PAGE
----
Assessing the exposure of UK habitats to 20th- and 21st-century climate change, and its representation in ecological monitoring schemes.

Published online
18 Jan 2024
Content type
Journal article
Journal title
Journal of Applied Ecology

Wilson, O. J. & Pescott, O. L.
Contact email(s)

Publication language
England & UK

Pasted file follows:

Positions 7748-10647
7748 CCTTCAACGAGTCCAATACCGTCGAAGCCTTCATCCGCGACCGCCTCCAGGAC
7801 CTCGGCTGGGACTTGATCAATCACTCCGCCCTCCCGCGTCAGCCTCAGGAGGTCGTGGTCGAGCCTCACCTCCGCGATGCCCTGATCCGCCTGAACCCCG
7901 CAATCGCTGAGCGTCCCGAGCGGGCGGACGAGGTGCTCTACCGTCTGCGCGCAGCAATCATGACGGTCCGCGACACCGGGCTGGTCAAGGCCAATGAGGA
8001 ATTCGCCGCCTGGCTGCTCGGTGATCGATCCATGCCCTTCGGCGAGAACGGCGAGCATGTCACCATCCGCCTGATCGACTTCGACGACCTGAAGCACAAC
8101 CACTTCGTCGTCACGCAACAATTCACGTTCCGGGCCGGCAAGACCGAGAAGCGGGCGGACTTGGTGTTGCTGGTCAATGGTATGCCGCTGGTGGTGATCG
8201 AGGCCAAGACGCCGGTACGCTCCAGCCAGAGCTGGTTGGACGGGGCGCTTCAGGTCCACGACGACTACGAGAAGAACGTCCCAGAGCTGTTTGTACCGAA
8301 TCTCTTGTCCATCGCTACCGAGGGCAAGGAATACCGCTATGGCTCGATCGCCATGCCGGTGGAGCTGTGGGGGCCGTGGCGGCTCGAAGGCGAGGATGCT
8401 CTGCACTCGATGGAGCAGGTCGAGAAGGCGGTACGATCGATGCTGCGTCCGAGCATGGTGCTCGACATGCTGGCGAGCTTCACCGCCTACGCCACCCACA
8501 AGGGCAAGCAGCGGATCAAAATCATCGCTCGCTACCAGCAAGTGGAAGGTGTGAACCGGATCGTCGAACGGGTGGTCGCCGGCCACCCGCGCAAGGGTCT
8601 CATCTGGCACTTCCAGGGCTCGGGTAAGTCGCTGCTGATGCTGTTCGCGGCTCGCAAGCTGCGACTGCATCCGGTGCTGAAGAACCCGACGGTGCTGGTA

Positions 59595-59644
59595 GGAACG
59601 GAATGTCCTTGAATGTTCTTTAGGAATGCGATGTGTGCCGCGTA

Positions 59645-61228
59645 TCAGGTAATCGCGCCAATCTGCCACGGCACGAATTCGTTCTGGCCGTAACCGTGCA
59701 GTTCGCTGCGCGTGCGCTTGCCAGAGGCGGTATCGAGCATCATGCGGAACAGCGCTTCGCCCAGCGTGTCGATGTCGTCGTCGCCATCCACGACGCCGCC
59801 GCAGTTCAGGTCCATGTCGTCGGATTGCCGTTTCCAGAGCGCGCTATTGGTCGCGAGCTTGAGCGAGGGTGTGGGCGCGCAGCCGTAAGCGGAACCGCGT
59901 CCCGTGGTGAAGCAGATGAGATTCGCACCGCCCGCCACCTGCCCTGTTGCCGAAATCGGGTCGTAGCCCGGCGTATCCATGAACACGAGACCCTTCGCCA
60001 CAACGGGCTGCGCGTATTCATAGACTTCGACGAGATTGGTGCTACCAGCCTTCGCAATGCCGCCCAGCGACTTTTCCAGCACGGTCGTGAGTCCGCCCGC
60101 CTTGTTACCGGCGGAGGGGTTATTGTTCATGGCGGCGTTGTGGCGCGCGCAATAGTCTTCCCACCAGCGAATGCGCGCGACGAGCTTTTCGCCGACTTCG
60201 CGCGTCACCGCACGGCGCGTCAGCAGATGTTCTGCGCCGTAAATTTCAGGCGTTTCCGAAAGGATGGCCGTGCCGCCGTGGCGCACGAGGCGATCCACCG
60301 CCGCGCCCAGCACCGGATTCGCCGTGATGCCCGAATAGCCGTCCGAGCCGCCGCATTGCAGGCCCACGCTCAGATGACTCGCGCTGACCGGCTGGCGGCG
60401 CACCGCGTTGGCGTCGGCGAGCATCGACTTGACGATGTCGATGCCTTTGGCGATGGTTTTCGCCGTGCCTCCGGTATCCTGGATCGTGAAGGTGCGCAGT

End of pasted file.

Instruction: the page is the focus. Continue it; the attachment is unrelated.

Climate change is a significant driver of contemporary biodiversity change. Ecological monitoring schemes can be crucial in highlighting its consequences, but connecting and interpreting observed climatic and ecological changes demands an understanding of monitored locations' exposure to climate change. Generalising from trends in monitored sites to habitats also requires an assessment of how closely sampled locations' climate change trajectories mirror those of wider ecosystems. Such assessments are rare but vital for drawing robust ecological conclusions. Focusing on the UK, we generated a metric of climate change exposure by quantifying the change in observed historical (1901-2019) and predicted future (2021-2080, pessimistic emissions scenario) conditions. We then assessed habitat-specific climate change exposure by overlaying the resulting data with maps of contemporary (2019) land cover. Finally, we compared patterns of climate change exposure in locations sampled by ecological monitoring schemes to random samples from wider habitats. The UK's climate changed significantly between the early 20th century and the last decade, and is predicted to undergo even greater changes (including the development of Iberian/Mediterranean climate types in places) into the 21st century. Climate change exposure is unevenly distributed: regionally, it falls more in southern, central and eastern England; locally, it is greater at higher-elevation locations than nearby areas at lower elevations. Areas with contemporary arable and horticulture, urban, calcareous grassland and suburban land cover are predicted to experience the greatest overall climatic change, though other habitats experienced relatively greater change than these in the first half of the 20th century. The extent to which locations sampled by ecological monitoring schemes represent broader habitat-level gradients of climate change exposure varies. Monitored sites' coverage of wider trends is heterogeneous across habitats, time periods and schemes. Policy implications. UK ecological monitoring schemes can effectively, though variably, capture the effects of climate change on habitats. To improve their performance, climate change could be explicitly included in the design of such programmes. Additionally, our findings on how effectively different datasets represent wider patterns of climate change are crucial for informing syntheses of ecological change connected to shifting atmospheric conditions.

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